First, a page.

Estimated long-term soil erosion - Sediment load in rivers, by region, 2012

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Creative Commons Attribution 3.0 New Zealand

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4147
39
Added
28 Sep 2015

This dataset was first added to MfE Data Service on 28 Sep 2015.

Soil erosion reduces the productive capacity of land. Sediment entering waterways affects water quality, storage capacity, and biodiversity. Soil erosion in the North Island is primarily due to the historical clearance of forest on steep slopes for pastoral agriculture. South Island soil erosion is primarily due to high rainfall and steep mountainous terrain.

Column headings:
vol_t_yr = volume of sediment entering wayerways each year measured in tonnes

This dataset relates to the "Estimated long-term soil erosion" measure on the Environmental Indicators, Te taiao Aotearoa website.

Table ID 52482
Data type Table
Row count 17
Services Web Feature Service (WFS), Catalog Service (CS-W), data.govt.nz Atom Feed

Highly erodible land 2012

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Creative Commons Attribution 4.0 International

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You must attribute the creator in your own works.

4141
17
Added
16 Apr 2019

This dataset was first added to MfE Data Service on 16 Apr 2019.

The data identifies five classes of land in New Zealand at risk of erosion:

  1. high landslide risk – delivery to stream
  2. high landslide risk – non-delivery to steam
  3. moderate earthflow risk
  4. severe earthflow risk
  5. gully risk

Landslide erosion is the shallow (approximately 1m) and sudden failure of soil slopes during storm rainfall. Earthflow erosion is the slow downward movement (approximately 1m/year) of wet soil slopes towards waterways. Gully erosion is massive soil erosion that begins at gully heads and expands up hillsides over decadal time scales.

Erosion can have negative consequences on land productivity, water quality (via increased sedimentation and turbidity), the natural form of the land, and infrastructure.

New Zealand experiences high rates of soil erosion. In the North Island, this is mostly due to the historical clearance of forest for agriculture (see also Estimated long-term soil erosion). In contrast, erosion in the South Island is mostly due to natural processes, primarily high rainfall and steep mountain slopes.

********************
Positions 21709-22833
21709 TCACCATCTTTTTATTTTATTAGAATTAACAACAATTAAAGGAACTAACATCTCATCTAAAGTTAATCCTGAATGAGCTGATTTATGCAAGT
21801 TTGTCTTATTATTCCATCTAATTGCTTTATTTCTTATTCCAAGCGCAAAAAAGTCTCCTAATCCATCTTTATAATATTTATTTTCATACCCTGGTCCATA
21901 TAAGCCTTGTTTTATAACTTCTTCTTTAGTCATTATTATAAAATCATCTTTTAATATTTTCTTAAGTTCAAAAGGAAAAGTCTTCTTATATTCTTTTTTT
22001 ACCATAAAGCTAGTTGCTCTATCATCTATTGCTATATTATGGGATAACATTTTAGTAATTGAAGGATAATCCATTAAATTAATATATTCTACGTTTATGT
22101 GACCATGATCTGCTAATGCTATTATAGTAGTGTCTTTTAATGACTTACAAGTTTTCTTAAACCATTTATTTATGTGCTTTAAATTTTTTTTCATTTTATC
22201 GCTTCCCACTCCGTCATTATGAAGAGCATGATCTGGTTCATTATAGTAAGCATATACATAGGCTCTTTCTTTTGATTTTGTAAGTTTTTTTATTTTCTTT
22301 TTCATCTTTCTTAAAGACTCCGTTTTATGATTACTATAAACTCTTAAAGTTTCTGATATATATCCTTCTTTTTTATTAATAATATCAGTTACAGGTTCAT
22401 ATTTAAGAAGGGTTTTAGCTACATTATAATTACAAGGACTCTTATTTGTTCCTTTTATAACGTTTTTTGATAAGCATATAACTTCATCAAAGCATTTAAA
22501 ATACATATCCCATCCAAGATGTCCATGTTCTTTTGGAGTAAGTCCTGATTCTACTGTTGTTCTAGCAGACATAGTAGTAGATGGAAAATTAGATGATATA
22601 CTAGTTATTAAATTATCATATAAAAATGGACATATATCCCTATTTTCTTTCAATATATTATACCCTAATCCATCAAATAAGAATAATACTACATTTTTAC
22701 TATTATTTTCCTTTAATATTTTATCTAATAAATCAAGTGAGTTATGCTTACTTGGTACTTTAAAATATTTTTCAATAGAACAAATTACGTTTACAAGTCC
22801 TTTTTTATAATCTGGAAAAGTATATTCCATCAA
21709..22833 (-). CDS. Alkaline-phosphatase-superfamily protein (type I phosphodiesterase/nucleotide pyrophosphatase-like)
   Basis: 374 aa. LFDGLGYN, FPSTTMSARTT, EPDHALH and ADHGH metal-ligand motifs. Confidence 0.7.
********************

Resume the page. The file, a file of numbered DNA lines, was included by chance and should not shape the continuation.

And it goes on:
It is important to identify areas of land at risk of severe erosion to inform land-use decisions and help prioritise regional soil conservation work.

More information on this dataset and how it relates to our environmental reporting indicators and topics can be found in the attached data quality pdf.

Table ID 99877
Data type Table
Row count 240
Services Web Feature Service (WFS), Catalog Service (CS-W), data.govt.nz Atom Feed

Nitrogen and phosphorus in fertilisers APS 2002 2007 2012 and 2017

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Creative Commons Attribution 4.0 International

You may use this work for commercial purposes.

You must attribute the creator in your own works.

3017
13
Added
15 Apr 2019

This dataset was first added to MfE Data Service on 15 Apr 2019.

The data shows tonnes of nitrogen applied calculated from the application of urea, diammonium phosphate (DAP), and ammonium sulphate (SOA) in New Zealand.

More information on this dataset and how it relates to our environmental reporting indicators and topics can be found in the attached data quality pdf.

Table ID 99863
Data type Table
Row count 1044
Services Web Feature Service (WFS), Catalog Service (CS-W), data.govt.nz Atom Feed
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